|Ma practices tai chi on a street in Hangzhou, Zhejiang province.[Photo by Dong Xuming/China Daily]
Since Wang quit her job as a producer at China Central Television to start the Web TV company Umiwi in her 40s, she also writes with the insight of a tech entrepreneur, Mao says.
The second author, Li Xiang, is an acclaimed business journalist who has reported on Ma and his business for more than a decade. Li presents Ma's journey within a macroeconomic and historical context, Mao says.
Alibaba has controlled 80 percent of China's online sales today. It sold $296 billion worth of goods in the 12 months ending in June－an amount estimated to exceed the combined sales of Amazon and eBay during the period, reports The Straits Times in Singapore.
While most of its revenue comes from fees and commissions from the online-shopping platforms Taobao and Tmall, Alibaba ranks among the most diversified conglomerates. It has stakes in Chinese payment services, video streaming and cloud computing.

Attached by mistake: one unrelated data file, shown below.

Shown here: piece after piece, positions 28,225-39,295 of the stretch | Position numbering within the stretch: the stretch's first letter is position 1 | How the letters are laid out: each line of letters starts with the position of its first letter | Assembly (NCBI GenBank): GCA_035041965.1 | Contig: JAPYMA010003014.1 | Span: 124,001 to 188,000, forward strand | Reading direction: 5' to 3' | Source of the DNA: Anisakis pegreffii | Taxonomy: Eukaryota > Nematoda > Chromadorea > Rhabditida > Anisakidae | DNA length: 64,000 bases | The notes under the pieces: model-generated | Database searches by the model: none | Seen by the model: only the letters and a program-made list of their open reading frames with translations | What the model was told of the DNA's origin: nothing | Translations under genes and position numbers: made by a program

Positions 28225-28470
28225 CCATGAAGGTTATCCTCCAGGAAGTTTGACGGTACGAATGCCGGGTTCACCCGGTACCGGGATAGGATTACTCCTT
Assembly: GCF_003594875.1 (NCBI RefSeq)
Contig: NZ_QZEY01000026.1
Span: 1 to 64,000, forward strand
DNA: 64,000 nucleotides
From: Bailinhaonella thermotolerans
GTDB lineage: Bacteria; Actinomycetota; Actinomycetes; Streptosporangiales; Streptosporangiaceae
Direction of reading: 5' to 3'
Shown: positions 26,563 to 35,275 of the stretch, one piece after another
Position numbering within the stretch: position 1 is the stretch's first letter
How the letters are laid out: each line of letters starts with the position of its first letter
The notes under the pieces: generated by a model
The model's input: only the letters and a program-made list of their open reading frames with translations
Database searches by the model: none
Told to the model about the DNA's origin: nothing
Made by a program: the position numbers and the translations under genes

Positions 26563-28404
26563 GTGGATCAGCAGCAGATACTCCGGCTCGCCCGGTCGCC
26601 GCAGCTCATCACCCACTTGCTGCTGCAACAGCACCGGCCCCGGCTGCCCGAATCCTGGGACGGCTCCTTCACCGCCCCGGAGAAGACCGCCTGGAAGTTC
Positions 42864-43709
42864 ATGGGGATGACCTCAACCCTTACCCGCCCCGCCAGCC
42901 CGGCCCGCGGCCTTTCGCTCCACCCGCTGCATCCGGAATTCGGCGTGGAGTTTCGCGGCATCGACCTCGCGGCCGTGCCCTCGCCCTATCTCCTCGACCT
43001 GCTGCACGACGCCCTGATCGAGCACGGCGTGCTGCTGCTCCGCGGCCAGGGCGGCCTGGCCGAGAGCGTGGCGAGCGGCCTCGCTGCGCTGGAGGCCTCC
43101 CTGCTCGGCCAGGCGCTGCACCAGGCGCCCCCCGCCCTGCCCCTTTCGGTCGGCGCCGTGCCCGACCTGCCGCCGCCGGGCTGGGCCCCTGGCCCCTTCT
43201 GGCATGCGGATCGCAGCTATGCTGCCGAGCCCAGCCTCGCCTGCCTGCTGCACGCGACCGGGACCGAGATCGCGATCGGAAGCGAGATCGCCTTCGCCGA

One of the narrative appeals of Ma's life is that it's a rags-to-riches story.
He was born to poorly educated parents in Zhejiang province's capital Hangzhou in 1964. Ma failed the college entrance examination twice before enrolling in Hangzhou Normal University as an English major.
"He's certainly China's most written about entrepreneur," says Zhu Liangzhou, book purchasing manager and market researcher with CITIC Book, a high-end bookstore chain run by publishing mammoth China CITIC Press.
"Almost everything about him has been written up－his life experiences, his business success, his philosophy. Even his speeches have been compiled into books. Publishers like books about business idols because there's a ready market. People are curious about how they've gotten rich and how they've successfully operated a business. Ma is an exceptionally hot subject."
Zhu believes that's because of Ma's success and eloquence, and his slight appearance and humble background make him an unlikely business titan.